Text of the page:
As noted by Lithwick, individual liberty and public safety coexist in a tense pas-de-deux, continually stepping on each other’s toes. The freedom to have sex with lots of people raises the risk of sexually transmitted diseases. The freedom to travel alone raises the risk of getting mugged. The freedom to drink and use drugs raises the risk of addiction and other health problems.
Large cosmopolitan centres such as New York or London attract people from around the world because of their strong freedom culture. People living in such places are free to choose the careers, clothes, and companions they want. In return, they take on a higher risk of being stalked, fired from their job, or dumped by their partner.
The opposite obtains in cultures like the Amish, who use a set of rules called Ordnung as a basis for daily living. The Ordnung forbids lawsuits, divorces, and running for office. It restricts the choice of clothing and even the style of buggy to ride in. There’s not much freedom to be had in a culture that doesn’t allow you to hop on a plane or learn a musical instrument. On the plus side, a lifetime of manual labor and fresh air leaves the Amish healthier in later life, with a lower incidence of cancer, cardiovascular disease, and diabetes. Gun violence is rare—a baked-in feature of a society that prohibits bearing arms against others.
Most of us in mainstream Western society have grown up with large doses of freedom. We understand the trade-off—more freedom, more risk—but wouldn’t have it any other way. Then along comes the pandemic, and public sentiment does an about-face. Safety becomes the all-consuming preoccupation and freedom gets branded as right-wing stupidity. Freedom to take a walk on the beach? Stop killing the vulnerable! Freedom to earn a living? The economy will recover! “Your right to get your hair streaked doesn’t trump my grandfather’s right to life,” shout the Twitterati, turning freedom into a caricature.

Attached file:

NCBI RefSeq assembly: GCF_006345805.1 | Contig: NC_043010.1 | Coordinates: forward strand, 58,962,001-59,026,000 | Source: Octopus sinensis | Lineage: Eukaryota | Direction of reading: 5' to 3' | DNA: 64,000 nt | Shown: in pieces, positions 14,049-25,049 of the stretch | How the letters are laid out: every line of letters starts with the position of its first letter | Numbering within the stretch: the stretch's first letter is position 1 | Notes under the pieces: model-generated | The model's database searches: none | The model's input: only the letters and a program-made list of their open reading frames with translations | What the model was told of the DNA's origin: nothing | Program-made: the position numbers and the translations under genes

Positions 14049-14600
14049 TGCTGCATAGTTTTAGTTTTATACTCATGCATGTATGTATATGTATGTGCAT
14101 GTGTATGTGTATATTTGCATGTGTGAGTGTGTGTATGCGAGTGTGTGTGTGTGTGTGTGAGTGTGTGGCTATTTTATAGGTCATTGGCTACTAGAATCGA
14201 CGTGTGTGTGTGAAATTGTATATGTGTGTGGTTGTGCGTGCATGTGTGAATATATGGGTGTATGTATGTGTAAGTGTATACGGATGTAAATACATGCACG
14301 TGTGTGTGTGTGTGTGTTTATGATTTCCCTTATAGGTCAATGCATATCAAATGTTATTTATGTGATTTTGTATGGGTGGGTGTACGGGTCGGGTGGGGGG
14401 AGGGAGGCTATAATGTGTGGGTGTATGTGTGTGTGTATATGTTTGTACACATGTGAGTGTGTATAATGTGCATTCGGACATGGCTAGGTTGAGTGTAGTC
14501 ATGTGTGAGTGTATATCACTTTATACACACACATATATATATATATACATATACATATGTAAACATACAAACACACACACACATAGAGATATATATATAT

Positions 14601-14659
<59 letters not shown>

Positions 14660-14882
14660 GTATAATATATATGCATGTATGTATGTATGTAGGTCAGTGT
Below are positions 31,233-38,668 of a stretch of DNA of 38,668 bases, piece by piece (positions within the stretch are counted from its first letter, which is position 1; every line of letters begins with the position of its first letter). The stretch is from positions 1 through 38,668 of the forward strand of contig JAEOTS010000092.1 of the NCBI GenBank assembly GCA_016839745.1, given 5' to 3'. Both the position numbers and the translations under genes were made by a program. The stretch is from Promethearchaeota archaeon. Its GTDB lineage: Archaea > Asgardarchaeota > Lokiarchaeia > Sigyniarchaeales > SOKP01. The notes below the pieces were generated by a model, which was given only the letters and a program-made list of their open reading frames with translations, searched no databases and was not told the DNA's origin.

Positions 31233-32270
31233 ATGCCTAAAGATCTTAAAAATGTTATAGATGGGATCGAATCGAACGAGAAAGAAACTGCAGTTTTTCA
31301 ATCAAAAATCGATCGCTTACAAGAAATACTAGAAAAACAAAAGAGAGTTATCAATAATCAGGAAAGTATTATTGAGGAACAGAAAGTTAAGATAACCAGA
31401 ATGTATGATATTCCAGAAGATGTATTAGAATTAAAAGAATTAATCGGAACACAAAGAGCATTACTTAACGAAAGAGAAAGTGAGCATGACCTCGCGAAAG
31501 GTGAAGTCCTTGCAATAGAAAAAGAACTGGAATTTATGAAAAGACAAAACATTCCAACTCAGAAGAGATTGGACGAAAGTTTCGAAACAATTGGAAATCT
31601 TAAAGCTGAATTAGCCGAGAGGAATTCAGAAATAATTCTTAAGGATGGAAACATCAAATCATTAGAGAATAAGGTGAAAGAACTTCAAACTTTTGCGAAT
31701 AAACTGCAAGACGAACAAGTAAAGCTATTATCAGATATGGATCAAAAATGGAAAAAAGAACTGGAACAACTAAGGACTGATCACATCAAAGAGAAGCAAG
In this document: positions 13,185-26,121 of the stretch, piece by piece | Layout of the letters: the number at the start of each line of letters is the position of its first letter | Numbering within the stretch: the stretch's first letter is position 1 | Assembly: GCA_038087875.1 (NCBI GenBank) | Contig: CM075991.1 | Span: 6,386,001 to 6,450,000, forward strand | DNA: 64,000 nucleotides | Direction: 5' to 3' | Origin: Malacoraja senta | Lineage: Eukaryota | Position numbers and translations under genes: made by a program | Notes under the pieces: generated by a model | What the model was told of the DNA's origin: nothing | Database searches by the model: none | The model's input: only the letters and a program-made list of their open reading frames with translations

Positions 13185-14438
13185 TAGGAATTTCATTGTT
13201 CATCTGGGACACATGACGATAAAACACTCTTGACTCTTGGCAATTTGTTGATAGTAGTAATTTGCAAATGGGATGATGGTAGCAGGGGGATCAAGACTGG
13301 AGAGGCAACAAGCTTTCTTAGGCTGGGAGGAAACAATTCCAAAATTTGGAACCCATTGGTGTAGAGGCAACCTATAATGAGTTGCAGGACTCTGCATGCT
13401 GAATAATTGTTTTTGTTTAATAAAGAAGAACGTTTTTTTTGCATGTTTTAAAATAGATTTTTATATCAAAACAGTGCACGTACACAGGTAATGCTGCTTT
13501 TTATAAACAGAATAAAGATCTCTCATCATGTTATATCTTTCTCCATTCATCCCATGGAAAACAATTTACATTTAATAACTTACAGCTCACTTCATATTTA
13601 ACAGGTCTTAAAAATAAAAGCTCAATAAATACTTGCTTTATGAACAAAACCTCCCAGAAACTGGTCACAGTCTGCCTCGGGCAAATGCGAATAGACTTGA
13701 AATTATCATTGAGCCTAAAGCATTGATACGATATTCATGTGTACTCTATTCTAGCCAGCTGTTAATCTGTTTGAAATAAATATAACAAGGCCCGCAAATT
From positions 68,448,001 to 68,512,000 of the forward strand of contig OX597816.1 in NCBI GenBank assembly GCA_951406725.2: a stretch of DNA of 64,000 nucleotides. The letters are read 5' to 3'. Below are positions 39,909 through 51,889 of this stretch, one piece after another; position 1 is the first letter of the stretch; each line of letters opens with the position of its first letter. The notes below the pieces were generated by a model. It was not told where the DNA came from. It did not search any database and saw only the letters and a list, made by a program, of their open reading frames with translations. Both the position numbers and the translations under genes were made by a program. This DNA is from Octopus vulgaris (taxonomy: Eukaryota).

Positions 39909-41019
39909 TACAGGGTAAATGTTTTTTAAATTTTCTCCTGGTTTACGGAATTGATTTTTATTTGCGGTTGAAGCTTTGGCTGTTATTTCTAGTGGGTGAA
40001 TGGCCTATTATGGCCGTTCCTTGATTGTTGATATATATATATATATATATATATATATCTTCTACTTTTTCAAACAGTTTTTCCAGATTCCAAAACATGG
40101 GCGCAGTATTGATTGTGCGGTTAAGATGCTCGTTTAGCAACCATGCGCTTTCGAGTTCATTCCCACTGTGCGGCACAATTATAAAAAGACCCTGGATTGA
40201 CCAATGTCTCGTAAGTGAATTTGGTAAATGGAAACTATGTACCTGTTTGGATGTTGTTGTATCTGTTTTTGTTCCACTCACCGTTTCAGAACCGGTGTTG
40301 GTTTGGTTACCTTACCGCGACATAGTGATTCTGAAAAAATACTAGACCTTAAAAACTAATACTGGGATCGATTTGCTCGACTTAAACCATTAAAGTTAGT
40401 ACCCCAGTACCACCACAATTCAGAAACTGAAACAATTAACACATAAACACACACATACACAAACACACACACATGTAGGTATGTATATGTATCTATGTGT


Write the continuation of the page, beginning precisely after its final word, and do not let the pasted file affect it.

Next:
One of the most deplorable casualties of Covid culture has been freedom of expression, a core principle in the UN’s Universal Declaration of Human Rights. Experts speaking publicly about the harms of lockdown have faced systematic ostracism from mainstream media, especially left-wing news outlets. Here’s Oxford University epidemiologist Sunetra Gupta, writing in the UK’s Daily Mail in October 2020: “I do have deeply held political ideals—ones that I would describe as inherently left-wing. I would not, it is fair to say, normally align myself with the Daily Mail.” But she had no choice: left-wing media wouldn’t give a lockdown critic the time of day.
Restoring the shine
Freedom desperately needs a comeback from its present incarnation as an indulgent frill. We need to peel off the clownish garments that have draped the word during the pandemic: the silly memes, the hillbilly overtones, the mantle of egoism. Placing a high value on freedom doesn’t mean you don’t care about people, any more than a passion for mountains signals indifference to the sea.
Freedom matters—even in a pandemic. Without freedom, elderly people may spend their remaining time on earth isolated from their loved ones, and we know that social isolation kills. Without freedom, people may lose not only their livelihoods but the momentum and opportunity to build careers as flight attendants, orchestra musicians, chefs, or scientists working on viruses. Without freedom, children may lose important and irretrievable experiences and milestones. Without freedom, life becomes a shadow of itself.
Surrender of personal freedom carries the plot of many a dystopian novel. The Handmaid’s Tale, 1984, Fahrenheit 451, The Giver—what these novels have in common are societies marked by inflexible rules, with extreme punishment for challenging the regime set up by the elite. Safe, lifeless societies. Prisons without bars.
In these novels, the loss of freedom goes unchallenged until an individual or group recognizes a different way to live and inspires others to rise up against the overlords. The rules and roles crumble, leaving the protagonists free to choose their own destinies.
During this pandemic and the next one, we should be allowed to discuss—in good faith and without censure—how to protect both lives and the freedom to live them.
About the author: Gabrielle Bauer
Gabrielle divides her time between writing books, articles, and clinical materials for health professionals. She has received six national awards for her health journalism. She has written two books—Tokyo, My Everest, co-winner of the Canada-Japan Book Prize, and Waltzing The Tango, finalist in the Edna Staebler creative nonfiction award—and is working on two more.